Food Fraud in the Organic Industry

Event Information
Product Format
Prerecorded Event
60 minutes
Product Description

Ensure Compliance with the National Organic Program (NOP) Standards and Labeling Rules for Products Labeled as “Organic”

The U.S. Department of Agriculture’s Office of the Inspector General (OIG) reported recently that they have failed to review required documents for products labeled as “organic”.  This finding and report means that a lack of controls at U.S. borders increases the likelihood that nonorganic products are entering the U.S. under “organic” labels.

The National Organic Program (NOP) standards were established in 2002.  With almost every type of product now flying the “organic” flag from thousands of farms into thousands of restaurants and retail establishments, the likelihood of organic food fraud has grown along with the market. However, importing fraudulent organic products is the tip of the iceberg. The NOP prohibits the use of sewage sludge, GMO, ionizing radiation, synthetic pesticides, synthetic fertilizers, antibiotics, growth hormones, artificial preservatives, flavors, dyes and covers specific labeling rules or products labeled as organic.

The U.S. Department of Agriculture reports punishable fines up to $11,000 and encourages reporting complaints. They list fraudulent organic certificates and all companies legally certified as organic. With organic sales jumping 23% in 2016, the Packer reports explosive industry growth that lends itself to fraudulent practices.

With the explosive growth of the organic industry and, consequently, in food fraud, companies need to protect the consumer, their industry and brand identity. Receivers of so-called “organic food” need to guarantee consumers that the product has not been adulterated by pesticides, cross contaminants, and other hazards.  All companies need to review and develop new tools and technology designed to provide data that tracks and traces organic product through all processes in order to build a preventive supply chain.

Join this session, where food safety expert Dr. John Ryan will provide you with an account of the food fraud practices in the food industry. This session will review the NOP standards and labeling rules for products labeled as organic.

Session Objectives

This session will cover:

  • Potential pesticide cross contamination issues from previously carried loads
  • NOP standards
  • How to verify the source of organic food shipments
  • Controls over transportation of fresh organic foods
    • Cross contaminants – Sanitation specifications
    • Procedures and controls
    • Controls over previous loads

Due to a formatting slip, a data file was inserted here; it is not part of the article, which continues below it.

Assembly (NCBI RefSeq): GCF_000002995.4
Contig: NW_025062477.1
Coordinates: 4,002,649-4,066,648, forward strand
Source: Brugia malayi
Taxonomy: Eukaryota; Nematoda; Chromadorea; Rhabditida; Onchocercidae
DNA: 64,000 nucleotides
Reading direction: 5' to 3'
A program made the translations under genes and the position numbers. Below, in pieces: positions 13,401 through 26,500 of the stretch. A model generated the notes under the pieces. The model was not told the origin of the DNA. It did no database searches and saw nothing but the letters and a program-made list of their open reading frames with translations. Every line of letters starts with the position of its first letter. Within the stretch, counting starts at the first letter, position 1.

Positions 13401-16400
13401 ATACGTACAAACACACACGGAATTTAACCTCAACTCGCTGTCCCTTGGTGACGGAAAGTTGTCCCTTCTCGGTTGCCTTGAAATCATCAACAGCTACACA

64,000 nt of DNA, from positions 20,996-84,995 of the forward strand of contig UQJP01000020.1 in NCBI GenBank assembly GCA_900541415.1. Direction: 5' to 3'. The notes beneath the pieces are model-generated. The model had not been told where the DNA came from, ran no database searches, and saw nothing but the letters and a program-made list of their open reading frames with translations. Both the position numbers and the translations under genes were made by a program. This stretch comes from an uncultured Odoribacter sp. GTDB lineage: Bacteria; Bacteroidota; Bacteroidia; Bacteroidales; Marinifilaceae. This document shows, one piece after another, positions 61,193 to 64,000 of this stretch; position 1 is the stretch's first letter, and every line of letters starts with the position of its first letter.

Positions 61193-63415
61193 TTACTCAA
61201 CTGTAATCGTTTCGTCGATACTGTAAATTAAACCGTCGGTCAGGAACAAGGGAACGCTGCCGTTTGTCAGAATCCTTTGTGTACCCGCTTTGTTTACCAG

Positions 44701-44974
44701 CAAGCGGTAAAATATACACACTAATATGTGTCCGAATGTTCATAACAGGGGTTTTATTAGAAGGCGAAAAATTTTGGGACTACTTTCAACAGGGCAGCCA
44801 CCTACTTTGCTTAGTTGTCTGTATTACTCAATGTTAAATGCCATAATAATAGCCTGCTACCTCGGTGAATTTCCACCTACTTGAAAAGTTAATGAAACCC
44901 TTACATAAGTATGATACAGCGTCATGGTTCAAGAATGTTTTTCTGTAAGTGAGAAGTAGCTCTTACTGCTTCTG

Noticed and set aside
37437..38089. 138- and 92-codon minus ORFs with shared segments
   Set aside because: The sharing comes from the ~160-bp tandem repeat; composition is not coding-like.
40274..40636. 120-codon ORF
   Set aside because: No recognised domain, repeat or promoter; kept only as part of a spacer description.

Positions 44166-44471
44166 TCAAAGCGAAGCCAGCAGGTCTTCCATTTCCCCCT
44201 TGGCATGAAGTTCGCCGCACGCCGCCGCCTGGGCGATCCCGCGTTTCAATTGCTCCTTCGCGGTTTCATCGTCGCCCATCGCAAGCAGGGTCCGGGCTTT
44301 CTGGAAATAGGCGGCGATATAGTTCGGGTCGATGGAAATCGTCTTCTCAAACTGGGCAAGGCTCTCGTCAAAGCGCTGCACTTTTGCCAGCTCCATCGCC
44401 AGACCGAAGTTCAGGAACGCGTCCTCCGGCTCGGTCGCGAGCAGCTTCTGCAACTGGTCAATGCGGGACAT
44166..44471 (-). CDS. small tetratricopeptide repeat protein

• Lack of border controls
    • Temperature controls
    • Inspection
    • Food security
    • Farmers’ markets

Session Highlights

In this session, you will learn about:

  • A tracking solution that allows shippers, carriers and receivers to record and review data focused on:
    • Tracking organic shipments from the source
    • Checking the shipment source against the NOP approved data base
    • Checking to assure the container or trailer for organic shipment has been cleaned according to shipper/receiver specific requirements
    • Assuring the container has been properly sealed
    • Assuring the temperature has been maintained throughout all shipment handoffs
    • Verifying conditions at the receiving end
    • Maintaining a complete record of all transactions
  • The NOP site to help you ensure you are dealing with organic certified suppliers

Session Agenda

  • National Organic Program (NOP)
  • Certified operation requirements
  • Claims of organic food benefits
  • Some emerging issues and controversies in the U.S. organic food industry
  • FDA FSMA preventive control rules: Supplier controls
    • Product liability and vicarious liability
  • FDA FSMA proposed rules
  • Focused mitigation strategies to protect food against intentional adulteration
    • Food against intentional adulteration
  • Different definitions of food fraud
  • Organic food fraud issues
  • How to prevent organic food fraud
  • FDA FSMA rules on the sanitary transportation of human and animal food
  • Organic food storage: Key considerations
  • Contamination hazard issues
  • How to protect the integrity of organic shipments

Who Should Attend

  • Buyers of organic food
  • Food safety and quality personnel
  • Organic producers and processors
  • Managers in retail and restaurant operations selling organic product
  • Compliance officers
  • Import personnel
  • Food logistics professionals
  • Sales and marketing personnel from organic organizations

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About Our Speaker

Dr. John Ryan - Food Safety Program Expert

Dr. John Ryan holds a Ph.D. in research and statistical methods. He has been working on transportation food safety issues since 2011 after retiring from his position as the administrator for the Hawaii State Department of Agriculture's Quality Assurance Division where he headed up Hawaii’s commodity inspection, food safety certification and measurement standards service groups. He has won awards for traceability technology for his visionary...   More Info
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